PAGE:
David Cameron went into two general elections promising to reduce net migration to the tens of thousands. It was a lie. He never had any policies to achieve the target. He didn't even try. He never had any intention of reaching it.
His former sidekick, George Osborne, all but admits as much now that he has been freed from the shackles of collective responsibility and instead writes editorials in the Evening Standard. You may remember that Osborne was not just the chancellor under Cameron but also the Tory's chief tactician. And yet he now brands the target he went into two general elections under as "politically rash and economically illiterate".
What's more, no-one else around the prime minister supports it either. "None of [the Cabinet's] senior members supports the pledge in private and all would be glad to see the back of something that has caused the Conservative Party such public grief."
The reason why is simple. It would be devastating to the UK if it ever hit the target. The Office of Budget Responsibility estimates that reducing net migration to 185,000 a year (it's currently at 273,000) would force the government to borrow another £6bn a year – almost three times the negative economic effect of higher inflation or falls in productivity growth. Reducing it all the way to the tens of thousands would cost somewhere in the tens of billions. Katerina Lisenkova of Strathclyde University, estimates that hitting the target would lower GDP per person by one per cent in the long term.
But even if this were not the case, the policy makes no sense on the basis that no government can guarantee it even if it wanted to. After all, using net migration as the target means you are relying on a certain number of Brits leaving the country. The fewer leaving, the greater the reduction of immigrants you require. All of this means that the policy basically encourages the government to make the UK an unpleasant place to live.
So it is economically damaging, impossible to guarantee and incentivises the government to make the country unpleasant. No wonder Theresa May chose to keep it alive in her manifesto this week.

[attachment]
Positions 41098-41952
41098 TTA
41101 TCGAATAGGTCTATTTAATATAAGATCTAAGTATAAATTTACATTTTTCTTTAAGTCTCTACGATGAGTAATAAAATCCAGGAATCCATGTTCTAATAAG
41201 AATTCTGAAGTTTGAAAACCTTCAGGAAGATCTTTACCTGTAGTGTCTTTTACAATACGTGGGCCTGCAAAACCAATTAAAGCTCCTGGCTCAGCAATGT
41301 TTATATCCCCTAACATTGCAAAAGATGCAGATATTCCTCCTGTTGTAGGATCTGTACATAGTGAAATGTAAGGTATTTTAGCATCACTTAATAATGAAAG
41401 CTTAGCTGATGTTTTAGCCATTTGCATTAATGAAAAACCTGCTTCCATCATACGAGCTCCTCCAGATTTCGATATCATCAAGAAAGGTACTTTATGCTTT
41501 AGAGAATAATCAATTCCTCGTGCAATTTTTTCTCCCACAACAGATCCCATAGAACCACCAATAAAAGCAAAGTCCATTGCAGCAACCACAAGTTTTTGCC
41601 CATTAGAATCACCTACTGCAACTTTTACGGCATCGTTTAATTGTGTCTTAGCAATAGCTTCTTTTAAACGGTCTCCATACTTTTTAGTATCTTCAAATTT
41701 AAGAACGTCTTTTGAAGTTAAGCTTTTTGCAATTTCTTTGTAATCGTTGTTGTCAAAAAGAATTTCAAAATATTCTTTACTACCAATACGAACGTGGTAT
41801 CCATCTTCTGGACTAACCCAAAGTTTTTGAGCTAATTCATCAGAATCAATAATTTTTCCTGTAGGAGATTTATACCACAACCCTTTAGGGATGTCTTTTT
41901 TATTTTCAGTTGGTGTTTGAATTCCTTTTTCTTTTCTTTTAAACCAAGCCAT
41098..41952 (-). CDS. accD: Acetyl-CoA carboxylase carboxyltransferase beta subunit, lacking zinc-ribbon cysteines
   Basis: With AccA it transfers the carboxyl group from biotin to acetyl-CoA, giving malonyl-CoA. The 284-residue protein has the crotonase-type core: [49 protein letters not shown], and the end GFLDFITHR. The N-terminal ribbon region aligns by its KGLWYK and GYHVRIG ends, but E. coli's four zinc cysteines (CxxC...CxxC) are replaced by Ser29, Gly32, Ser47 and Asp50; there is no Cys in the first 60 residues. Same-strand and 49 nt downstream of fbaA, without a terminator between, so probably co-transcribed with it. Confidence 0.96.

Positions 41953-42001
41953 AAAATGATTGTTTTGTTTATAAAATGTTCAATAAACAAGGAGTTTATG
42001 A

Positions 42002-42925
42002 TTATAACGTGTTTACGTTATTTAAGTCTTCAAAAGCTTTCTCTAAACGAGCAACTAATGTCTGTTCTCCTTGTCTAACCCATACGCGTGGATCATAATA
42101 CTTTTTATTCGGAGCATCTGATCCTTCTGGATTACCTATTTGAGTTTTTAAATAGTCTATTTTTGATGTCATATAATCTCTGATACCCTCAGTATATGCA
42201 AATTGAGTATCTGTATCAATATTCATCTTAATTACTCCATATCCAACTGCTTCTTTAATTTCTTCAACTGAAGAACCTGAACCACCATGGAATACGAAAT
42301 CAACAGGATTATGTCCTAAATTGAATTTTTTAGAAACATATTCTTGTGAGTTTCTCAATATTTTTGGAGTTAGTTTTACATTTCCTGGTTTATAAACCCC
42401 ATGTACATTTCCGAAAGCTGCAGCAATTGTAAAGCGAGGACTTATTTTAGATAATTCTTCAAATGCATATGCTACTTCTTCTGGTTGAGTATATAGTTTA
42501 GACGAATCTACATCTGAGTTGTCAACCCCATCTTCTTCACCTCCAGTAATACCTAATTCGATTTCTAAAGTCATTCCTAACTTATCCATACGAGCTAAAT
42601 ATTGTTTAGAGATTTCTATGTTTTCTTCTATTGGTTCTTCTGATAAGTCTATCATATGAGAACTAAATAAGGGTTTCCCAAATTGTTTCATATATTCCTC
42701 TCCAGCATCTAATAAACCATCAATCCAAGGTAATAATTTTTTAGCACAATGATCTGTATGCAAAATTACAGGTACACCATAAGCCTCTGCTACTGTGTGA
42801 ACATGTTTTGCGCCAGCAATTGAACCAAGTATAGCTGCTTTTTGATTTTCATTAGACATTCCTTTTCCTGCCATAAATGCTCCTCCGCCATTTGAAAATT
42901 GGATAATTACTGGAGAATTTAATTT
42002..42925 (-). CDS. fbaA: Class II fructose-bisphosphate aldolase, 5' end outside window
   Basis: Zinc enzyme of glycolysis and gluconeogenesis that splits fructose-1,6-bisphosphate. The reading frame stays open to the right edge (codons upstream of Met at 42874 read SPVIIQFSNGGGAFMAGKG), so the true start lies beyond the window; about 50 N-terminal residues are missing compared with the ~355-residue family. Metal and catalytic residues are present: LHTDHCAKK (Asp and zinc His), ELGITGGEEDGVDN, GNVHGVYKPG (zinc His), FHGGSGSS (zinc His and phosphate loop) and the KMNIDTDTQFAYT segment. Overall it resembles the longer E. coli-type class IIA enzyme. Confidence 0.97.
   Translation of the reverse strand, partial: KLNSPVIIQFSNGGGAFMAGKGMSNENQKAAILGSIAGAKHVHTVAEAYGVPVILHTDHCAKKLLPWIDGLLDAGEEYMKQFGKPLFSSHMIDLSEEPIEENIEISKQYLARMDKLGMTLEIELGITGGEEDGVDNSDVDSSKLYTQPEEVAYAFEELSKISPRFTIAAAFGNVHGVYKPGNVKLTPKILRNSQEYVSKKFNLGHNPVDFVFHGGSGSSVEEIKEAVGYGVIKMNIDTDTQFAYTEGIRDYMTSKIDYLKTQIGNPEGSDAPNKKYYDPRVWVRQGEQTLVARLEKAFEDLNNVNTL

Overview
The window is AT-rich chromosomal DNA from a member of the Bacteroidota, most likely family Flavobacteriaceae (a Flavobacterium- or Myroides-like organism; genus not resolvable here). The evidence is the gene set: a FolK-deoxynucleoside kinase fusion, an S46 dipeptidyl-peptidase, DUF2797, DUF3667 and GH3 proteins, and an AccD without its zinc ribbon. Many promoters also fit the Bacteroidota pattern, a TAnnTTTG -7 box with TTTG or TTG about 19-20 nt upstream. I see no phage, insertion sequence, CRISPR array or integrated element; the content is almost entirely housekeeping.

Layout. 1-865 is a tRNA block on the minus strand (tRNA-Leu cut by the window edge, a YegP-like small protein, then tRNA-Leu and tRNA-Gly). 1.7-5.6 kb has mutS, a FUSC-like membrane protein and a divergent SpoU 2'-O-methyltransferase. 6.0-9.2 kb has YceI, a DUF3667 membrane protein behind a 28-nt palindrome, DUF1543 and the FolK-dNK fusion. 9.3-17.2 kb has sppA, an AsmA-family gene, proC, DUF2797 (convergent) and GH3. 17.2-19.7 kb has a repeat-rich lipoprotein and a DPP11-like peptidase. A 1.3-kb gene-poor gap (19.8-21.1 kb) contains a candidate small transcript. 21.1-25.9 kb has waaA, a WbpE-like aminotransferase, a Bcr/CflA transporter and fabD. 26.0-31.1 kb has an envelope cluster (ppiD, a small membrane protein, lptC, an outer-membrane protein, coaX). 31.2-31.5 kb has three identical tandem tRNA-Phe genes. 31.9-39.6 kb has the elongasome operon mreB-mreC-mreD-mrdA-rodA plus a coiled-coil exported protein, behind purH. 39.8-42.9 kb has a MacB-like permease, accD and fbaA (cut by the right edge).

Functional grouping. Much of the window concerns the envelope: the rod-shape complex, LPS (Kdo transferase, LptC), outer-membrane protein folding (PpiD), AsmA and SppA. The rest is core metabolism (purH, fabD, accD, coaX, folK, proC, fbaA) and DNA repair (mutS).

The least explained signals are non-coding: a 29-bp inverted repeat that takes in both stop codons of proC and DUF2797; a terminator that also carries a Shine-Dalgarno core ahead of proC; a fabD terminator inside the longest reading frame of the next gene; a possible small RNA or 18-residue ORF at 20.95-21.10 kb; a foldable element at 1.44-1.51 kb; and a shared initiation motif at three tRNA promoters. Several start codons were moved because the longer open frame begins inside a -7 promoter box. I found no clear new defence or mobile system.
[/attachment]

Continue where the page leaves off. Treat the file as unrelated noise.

As soon as the document was released, it started falling apart. A tragi-comic interview with defence secretary Michael Fallon on Newsnight last night saw him claim that it was not a policy but an "aim" or an "ambition". And of course the policy was completely without economic justification or elaboration. Fallon was unable to say how much it would cost the Treasury if he achieved it. This is Mickey Mouse economics, if Mickey Mouse was a sado-masochist.
It's quite clear from Fallon's answers that May's administration is doing the same thing as Cameron: publicising the aim without doing anything to achieve it. After all, the raise in financial charges on firms hiring foreign workers and plans to up the income benchmark for family visas won't achieve it. Although, to be fair, the economic catastrophe of a no-deal Brexit might. So perhaps there is a cunning plan behind all this.
However, there is one distinction between Cameron and May in this respect. Those who know her suggest she really does believe in this stuff. After all, this is the home secretary of the Go Home van. That therefore makes this a dangerous moment. As things stand, she doesn't appear to be foolish enough to try to hit the target. But if media pressure for her to do so grows, she might actually try to abide by her manifesto. And that would be far more damaging to this country that the breach of trust she has created by foolishly making this promise again.
Ian Dunt is the editor of Politics.co.uk. His book – Brexit: What The Hell Happens Now? – is available now from Canbury Press.
The opinions in politics.co.uk's Comment and Analysis section are those of the author and are no reflection of the views of the website or its owners.